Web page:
The City of Burlington can’t figure out how to protect its citizens – or even its police – from a group of dangerous miscreants in City Hall Park. Calling a social worker instead of a cop doesn’t work; but the cops are expected to act like social workers. Meanwhile people aren’t as safe as they should be downtown. People who are afraid will vote for drastic solutions (see election 2016).

The US is at danger from a North Korean sociopath armed with nuclear weapons and delivery systems. The North Korean arsenal has grown from test devices to a serious threat during Republican and Democratic administrations alike. It must be dealt with. Americans - afraid of an increasingly dangerous world including ISIS, Iran, North Korea and, of course, homegrown terrorists of the right and left and demented killers - elected Donald Trump. Will he over react? Is over reaction or under reaction more dangerous now?

This is a dangerous time for the country. To survive as the kind of civil society we want to be, we must both avoid over reaction and avoid under reaction to evil, which leaves people afraid. We do have to make our streets safe (yes, that means patrolled by police); we do have to take violent people off the streets no matter what mental illness, addiction, childhood experience made them dangerous; we must confront nations and non-nations which threaten us with harm.

Those of us inclined to vote for leaders who think dialog is always better than confrontation must think of the harm that ducking confrontation may cause. Those inclined to vote for authoritarians because we’re frightened need to realize authoritarians don’t give up power lightly. We all need to work for and find pragmatic candidates who know there are no easy answers; that not acting is itself an act.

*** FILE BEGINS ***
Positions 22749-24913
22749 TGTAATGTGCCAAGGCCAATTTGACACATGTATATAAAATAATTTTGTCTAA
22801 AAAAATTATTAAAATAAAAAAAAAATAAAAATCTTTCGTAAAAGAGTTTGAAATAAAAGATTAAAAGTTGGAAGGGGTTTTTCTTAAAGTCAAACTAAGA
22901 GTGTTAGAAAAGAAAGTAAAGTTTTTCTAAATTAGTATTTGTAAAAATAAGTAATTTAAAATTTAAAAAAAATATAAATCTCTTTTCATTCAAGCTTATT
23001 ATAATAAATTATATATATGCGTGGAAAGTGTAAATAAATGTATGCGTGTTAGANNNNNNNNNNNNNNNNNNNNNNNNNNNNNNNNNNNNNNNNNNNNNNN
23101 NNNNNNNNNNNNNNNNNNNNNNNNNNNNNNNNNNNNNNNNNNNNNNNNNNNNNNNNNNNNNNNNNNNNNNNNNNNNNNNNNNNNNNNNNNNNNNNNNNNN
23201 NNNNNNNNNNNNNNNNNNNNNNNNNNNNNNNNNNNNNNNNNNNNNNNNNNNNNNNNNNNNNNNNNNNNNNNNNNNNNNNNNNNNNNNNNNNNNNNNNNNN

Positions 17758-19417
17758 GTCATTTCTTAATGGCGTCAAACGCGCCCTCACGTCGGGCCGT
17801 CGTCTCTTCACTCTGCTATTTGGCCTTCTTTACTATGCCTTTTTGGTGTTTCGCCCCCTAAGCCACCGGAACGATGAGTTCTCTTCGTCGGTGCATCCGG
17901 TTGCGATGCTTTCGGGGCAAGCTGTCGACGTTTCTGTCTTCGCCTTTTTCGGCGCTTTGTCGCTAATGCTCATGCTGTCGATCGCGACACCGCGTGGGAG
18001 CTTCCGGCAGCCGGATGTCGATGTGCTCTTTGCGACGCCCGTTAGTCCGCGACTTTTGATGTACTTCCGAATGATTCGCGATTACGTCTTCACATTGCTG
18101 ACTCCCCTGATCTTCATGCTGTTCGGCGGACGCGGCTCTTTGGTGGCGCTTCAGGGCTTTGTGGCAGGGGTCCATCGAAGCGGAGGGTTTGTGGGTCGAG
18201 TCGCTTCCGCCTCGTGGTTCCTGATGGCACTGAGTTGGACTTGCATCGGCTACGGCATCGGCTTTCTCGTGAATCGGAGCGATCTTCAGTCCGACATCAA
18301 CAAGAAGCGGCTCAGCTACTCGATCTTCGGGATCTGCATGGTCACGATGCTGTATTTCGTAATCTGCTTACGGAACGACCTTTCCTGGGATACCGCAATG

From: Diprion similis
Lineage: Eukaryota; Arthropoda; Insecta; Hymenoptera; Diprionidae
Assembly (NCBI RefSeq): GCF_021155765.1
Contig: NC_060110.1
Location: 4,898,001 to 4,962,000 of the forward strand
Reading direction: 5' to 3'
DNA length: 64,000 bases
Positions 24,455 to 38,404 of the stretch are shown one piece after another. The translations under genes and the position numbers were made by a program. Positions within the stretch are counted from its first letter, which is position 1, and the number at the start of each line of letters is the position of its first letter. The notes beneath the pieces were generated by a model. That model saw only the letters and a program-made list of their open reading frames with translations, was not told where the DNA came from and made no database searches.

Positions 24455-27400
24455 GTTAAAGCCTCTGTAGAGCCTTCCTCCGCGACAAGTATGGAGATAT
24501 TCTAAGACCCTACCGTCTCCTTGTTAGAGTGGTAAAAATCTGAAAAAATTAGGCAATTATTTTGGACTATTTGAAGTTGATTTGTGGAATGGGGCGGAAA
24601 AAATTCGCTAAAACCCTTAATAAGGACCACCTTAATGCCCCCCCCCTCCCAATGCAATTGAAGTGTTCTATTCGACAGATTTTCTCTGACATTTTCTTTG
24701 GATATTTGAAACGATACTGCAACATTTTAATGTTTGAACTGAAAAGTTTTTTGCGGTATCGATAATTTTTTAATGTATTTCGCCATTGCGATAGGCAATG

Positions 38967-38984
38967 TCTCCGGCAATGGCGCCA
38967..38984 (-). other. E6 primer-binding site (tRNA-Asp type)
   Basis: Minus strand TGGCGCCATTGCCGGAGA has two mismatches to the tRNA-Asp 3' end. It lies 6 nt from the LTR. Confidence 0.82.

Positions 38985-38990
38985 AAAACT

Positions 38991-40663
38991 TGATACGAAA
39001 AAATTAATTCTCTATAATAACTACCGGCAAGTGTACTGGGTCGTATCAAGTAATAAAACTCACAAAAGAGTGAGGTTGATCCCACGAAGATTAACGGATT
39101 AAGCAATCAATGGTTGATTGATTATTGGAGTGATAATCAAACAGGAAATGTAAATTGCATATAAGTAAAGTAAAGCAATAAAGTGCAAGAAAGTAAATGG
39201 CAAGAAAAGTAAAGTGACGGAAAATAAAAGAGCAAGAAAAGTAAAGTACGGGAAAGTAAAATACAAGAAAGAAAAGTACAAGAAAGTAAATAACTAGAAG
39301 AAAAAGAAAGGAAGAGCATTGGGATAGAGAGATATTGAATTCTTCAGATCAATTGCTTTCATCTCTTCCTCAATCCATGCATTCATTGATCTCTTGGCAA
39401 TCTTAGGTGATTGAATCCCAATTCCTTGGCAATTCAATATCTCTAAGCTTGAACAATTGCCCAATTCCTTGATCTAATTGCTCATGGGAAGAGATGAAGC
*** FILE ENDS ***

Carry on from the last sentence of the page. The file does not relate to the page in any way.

A frightened electorate will vote for frightening leaders. Leaders who don’t keep us safe pave the way to despotism.

October 04, 2017

Your Android Phone is Eavesdropping

Are the Russians listening too?

I’m getting paranoid about devices listening to me.

Gotham Gal recently blogged about friends who started to get ads for things they never searched for but had recently talked about (not talked about online, just talked about with a group of friends). Alexa was the first suspect; she was there and she listens. But Alexa somehow would have had to sort out all the different voices and have some way of associating them with people and the computers and phones they use to search the web. Nevertheless, I always switch Alexa’s listening off unless I specifically want to talk to her.

Commenters on Gotham Gal’s post pointed a finger at the Facebook smartphone app. It would recognize its owner’s voice. It would know exactly where in the database to put the possible new interest and how to serve ads which catered to it. I don’t use the Facebook app or Facebook itself much, so I filed my suspicions away for future investigation.

Yesterday I realized that my Android was eavesdropping.


“say OK Google” it said in the search box of the home screen. If I said “OK Google”, I could then give it a voice command like “navigate to the nearest saloon”. Very good for handsfree driving. But, if it’s listening to see whether I say “OK Google”, then it has to be listening to everything I or anyone else says in the car and whatever I listen to on the car’s audio system. Maybe it ignores all that until it hears “OK Google” and maybe it doesn’t. How can I be sure? What if it thinks it heard “OK Google”; then I know it’ll send what it hears next to the Google cloud for interpretation.

What if it’s been hacked? There’s a story in today’s Wall Street Journal saying that Russians are hacking the smartphones of NATO troops. I don’t want to be alarmist but does that mean that if the phones are listening to the troops then the Russians can as well?

No thanks, I don’t want it to listen.